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Commentary |

Public Health Benefits of Recent Litigation Against the Tobacco Industry

Jon S. Vernick, JD, MPH; Lainie Rutkow, JD, MPH; Stephen P. Teret, JD, MPH
JAMA. 2007;298(1):86-89. doi:10.1001/jama.298.1.86.
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As with lawsuits involving other dangerous products, litigation against the tobacco industry can serve several important functions. Lawsuits can compensate individuals harmed by the product and can serve a public health purpose by encouraging manufacturers to change their products, sales, or marketing strategies to reduce risks. Information obtained in litigation also can be used to support future regulatory action.1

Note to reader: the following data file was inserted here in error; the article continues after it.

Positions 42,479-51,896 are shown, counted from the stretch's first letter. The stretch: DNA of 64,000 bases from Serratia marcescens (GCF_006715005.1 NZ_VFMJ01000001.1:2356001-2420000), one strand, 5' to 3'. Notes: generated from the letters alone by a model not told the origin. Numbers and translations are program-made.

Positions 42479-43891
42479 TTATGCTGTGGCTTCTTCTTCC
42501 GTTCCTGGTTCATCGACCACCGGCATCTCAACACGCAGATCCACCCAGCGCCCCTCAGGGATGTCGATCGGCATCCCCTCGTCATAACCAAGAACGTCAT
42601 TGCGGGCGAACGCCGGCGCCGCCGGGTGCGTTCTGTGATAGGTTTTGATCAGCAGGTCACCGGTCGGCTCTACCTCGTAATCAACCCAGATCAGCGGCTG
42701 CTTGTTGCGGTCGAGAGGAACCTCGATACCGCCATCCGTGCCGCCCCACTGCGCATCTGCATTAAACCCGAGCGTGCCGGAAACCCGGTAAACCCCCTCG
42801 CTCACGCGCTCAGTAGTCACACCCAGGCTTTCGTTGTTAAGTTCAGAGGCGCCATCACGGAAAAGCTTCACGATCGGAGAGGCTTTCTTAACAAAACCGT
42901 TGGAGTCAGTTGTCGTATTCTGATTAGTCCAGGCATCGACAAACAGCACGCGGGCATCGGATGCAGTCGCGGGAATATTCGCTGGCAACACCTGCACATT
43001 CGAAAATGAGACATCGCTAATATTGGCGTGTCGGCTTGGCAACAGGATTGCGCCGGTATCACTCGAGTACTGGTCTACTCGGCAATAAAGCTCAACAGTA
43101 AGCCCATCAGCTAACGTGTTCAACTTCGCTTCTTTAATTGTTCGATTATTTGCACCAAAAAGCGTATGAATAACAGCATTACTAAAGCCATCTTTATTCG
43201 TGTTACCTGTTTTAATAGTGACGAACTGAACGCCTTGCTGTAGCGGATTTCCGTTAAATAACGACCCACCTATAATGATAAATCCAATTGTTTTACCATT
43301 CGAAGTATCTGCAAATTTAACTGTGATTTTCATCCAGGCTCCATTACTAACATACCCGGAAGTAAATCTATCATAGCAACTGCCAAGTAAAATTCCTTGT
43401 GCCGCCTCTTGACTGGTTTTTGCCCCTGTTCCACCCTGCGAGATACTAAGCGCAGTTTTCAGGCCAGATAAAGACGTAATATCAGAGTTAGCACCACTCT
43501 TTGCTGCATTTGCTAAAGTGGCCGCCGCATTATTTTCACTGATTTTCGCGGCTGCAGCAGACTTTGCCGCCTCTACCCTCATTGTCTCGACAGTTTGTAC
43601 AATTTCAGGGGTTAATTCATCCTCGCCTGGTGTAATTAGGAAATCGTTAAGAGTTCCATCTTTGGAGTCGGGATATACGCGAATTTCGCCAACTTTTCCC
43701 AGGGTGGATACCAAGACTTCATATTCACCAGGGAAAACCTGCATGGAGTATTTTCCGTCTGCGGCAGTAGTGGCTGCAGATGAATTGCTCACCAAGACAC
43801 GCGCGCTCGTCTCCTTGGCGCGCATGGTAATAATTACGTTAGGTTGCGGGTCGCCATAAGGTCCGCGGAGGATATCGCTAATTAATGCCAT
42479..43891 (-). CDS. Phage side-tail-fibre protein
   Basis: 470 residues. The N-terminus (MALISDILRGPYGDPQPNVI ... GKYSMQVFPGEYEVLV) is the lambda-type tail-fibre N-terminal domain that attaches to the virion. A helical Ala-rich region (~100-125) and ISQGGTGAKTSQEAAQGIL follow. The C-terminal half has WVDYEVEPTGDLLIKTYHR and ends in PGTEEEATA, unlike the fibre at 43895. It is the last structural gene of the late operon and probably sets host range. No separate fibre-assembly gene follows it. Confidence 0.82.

Litigation against the tobacco industry has met with mixed success.2 Between 1954 and 1994, private citizens filed more than 800 lawsuits against tobacco manufacturers.3 The tobacco companies achieved great success in court during this time by challenging the science that tied smoking to negative health consequences, by arguing that smokers knew they were taking a risk when they smoked, and by suggesting that smokers' lifestyles, rather than smoking itself, contributed to their illnesses.4 Only 2 courts found in favor of a private citizen, and both of these decisions were subsequently reversed on appeal.5,6

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